FWA, a trial court addressed whether Fla. Stat. 440.11 (the exclusive remedy
provision of the workers’ compensation act) was invalid as unconstitutional,
in violation of the Due Process Clause of the 14
th Amendment of the U.S. Constitution, the Access to Courts provision of
Article 1, Section 21 of the Florida Constitution, a violation of the
Florida Constitution’s right to trial by jury and a violation of
the Florida Constitution’s right to be rewarded for industry.
Fla. Stat. 440.11 provides: “The liability of an employer prescribed
in s. 440.10 shall be exclusive and in place of all other liability, including
vicarious liability, of such employer to any third party tortfeasor and
to the employee, the legal representative thereof, husband or wife, parents,
dependents, next of kin, and anyone otherwise entitled to recover damages
from such employer at law or admiralty on account of such injury or death
. . . .” The Court noted that the foregoing statutory provision
was in place when the Constitution of 1968 was adopted and later ratified.
The Declaration of Rights, including the right to be rewarded for Industry,
“became part of the statutory and procedural law of Florida, which
fixed the rights of the citizens, which rights could only be changed (not
eliminated) and if changed must be replaced by a ‘reasonable alternative.’”
The Court noted, however, that in 1970, there was a significant change
to the rights of the citizens of Florida when the legislature repealed
the right of an employee and an employer as contained in sections 440.05
and 440.06 to ‘opt out’ of coverage of the Act, a right which
was present as of the date of the Constitutional revision in 1968. There
was no reasonable alternative or additional benefit provided by the legislature
in exchange for the elimination of the right to opt out. The Court found
that the repeal of the opt out right became even more significant when
the Florida Supreme Court, in 1973, moved the state from contributory
negligence to comparative negligence, which would have prompted more employees
to consider opting out. The 1973 Legislature made no changes to the Act
to account for the change in the value of the ‘trade’: workers’
compensation exclusivity in exchange for the value of the lost tort remedy.
Injured workers lost their right to ‘opt out’ without any
concomitant benefit to take the place of that right.
The Court found that injured workers lost many more rights which were in
place in 1968. One such loss is the loss of any remuneration or benefit
for partial loss of wage earning capacity. The Court noted that this right
was eroded over time, until it was eliminated entirely without any reasonable
alternative in 2000. In 2003, the Legislature eliminated
all compensation for loss of wage earning capacity that is not total in character.
No reasonable alternative was put in its place. Thus, the Court ruled
that the right to be compensated for permanent partial disability has
been completely eliminated in violation of the constitution, and as required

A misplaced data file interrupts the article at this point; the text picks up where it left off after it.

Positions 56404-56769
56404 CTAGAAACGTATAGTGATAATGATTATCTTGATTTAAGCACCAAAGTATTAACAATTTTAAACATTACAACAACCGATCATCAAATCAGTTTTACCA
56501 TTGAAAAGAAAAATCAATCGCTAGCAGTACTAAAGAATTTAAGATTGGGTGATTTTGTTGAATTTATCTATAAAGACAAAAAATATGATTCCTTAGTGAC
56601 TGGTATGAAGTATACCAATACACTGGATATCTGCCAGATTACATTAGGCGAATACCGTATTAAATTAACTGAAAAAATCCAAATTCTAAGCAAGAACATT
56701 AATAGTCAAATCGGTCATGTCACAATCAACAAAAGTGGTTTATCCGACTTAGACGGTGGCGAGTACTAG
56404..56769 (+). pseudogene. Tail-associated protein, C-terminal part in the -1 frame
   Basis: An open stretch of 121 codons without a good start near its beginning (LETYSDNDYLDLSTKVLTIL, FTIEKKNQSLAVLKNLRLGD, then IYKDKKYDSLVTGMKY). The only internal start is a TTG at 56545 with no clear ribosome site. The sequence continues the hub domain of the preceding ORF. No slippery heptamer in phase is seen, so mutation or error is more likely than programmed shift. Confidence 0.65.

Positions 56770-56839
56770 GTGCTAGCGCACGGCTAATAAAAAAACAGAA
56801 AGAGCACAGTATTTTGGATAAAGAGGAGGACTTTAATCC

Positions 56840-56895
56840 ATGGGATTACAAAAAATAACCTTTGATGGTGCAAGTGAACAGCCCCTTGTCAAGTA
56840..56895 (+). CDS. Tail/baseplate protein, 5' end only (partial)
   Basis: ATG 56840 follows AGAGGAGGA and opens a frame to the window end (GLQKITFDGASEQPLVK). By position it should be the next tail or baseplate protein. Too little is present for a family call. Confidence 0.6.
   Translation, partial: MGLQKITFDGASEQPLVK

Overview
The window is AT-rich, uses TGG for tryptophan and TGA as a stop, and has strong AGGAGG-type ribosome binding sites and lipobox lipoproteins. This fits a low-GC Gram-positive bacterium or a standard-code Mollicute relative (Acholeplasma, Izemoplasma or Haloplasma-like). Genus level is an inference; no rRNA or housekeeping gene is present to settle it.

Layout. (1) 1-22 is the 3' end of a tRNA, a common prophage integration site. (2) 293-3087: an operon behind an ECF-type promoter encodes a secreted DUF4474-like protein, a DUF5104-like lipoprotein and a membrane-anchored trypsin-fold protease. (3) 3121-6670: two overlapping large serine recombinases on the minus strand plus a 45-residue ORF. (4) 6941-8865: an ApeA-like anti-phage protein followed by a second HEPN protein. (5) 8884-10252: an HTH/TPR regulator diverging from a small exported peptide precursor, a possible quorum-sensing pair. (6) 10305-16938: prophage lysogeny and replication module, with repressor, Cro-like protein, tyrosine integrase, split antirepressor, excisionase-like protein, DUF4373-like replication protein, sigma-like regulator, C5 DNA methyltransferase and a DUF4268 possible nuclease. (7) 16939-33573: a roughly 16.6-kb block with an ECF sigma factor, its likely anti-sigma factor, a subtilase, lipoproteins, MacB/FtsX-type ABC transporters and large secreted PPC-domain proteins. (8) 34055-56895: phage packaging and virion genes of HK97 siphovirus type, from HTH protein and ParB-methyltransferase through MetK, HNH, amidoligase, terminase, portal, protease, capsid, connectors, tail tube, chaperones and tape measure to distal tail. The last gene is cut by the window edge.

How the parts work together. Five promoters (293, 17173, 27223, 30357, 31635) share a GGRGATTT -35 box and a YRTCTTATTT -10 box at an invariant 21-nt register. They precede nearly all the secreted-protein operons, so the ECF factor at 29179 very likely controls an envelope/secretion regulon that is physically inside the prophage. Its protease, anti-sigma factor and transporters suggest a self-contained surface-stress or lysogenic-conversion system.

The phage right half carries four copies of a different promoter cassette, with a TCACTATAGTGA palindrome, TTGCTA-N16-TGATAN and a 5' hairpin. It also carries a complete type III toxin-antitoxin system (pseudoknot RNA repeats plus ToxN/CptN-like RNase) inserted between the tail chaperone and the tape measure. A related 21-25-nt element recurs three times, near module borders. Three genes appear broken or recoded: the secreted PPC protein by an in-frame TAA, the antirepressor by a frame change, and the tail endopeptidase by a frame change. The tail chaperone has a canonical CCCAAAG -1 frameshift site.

by, among other things,
Kluger v. White, 281 So. 2d 1 (Fla. 1973).
The Court further noted that statutes are subject to strict scrutiny if
they impinge upon fundamental rights. The Court found that the workers
compensation act impinges upon several fundamental rights including the
inviolate right to trial by jury. “Fundamental rights guaranteed
by the Constitution were eviscerated by merely enacting a statute and
relying upon the policy power of the state for validity. The test of constitutionality
applicable to an act that invokes the police power of the state is variously
described as proof that the act is necessary to protect public morals,
health, safety or welfare. Such an act or amendment to an act based upon
the police power of the state must be supported by proof of an overpowering
or compelling public necessity requirement, the regulation must be necessary
for the public welfare.” The test for ‘overpowering public
necessity’ is whether the Act promote public morals, health, safety
and welfare of the citizens. The court found that the workers compensation
act fails to promote any of the foregoing. The court noted that under
the strict scrutiny test, the statute is presumed unconstitutional, and
the presumption can be rebutted by showing that the statute advances a
compelling state interest. No evidence was submitted rebutting the presumption.
The court added, that while there may have been a compelling state interest
in 1935, no such interest exists today.
The court additionally noted that the workers compensation act may have
been a reasonable alternative to tort litigation up to 1968. However,
the “benefits in the Act have been so decimated since then that
it no longer provides a reasonable alternative to tort litigation. The
law in Florida has changed to comparative negligence. The Act is the most
intrusive way to compensate citizens for injuries on the job by taking
away access to courts and removing the inviolate right to trial by jury.”
Accordingly, the court ruled that Chapter 440 is facially unconstitutional
as long as it contains section 440.11 as an exclusive replacement remedy.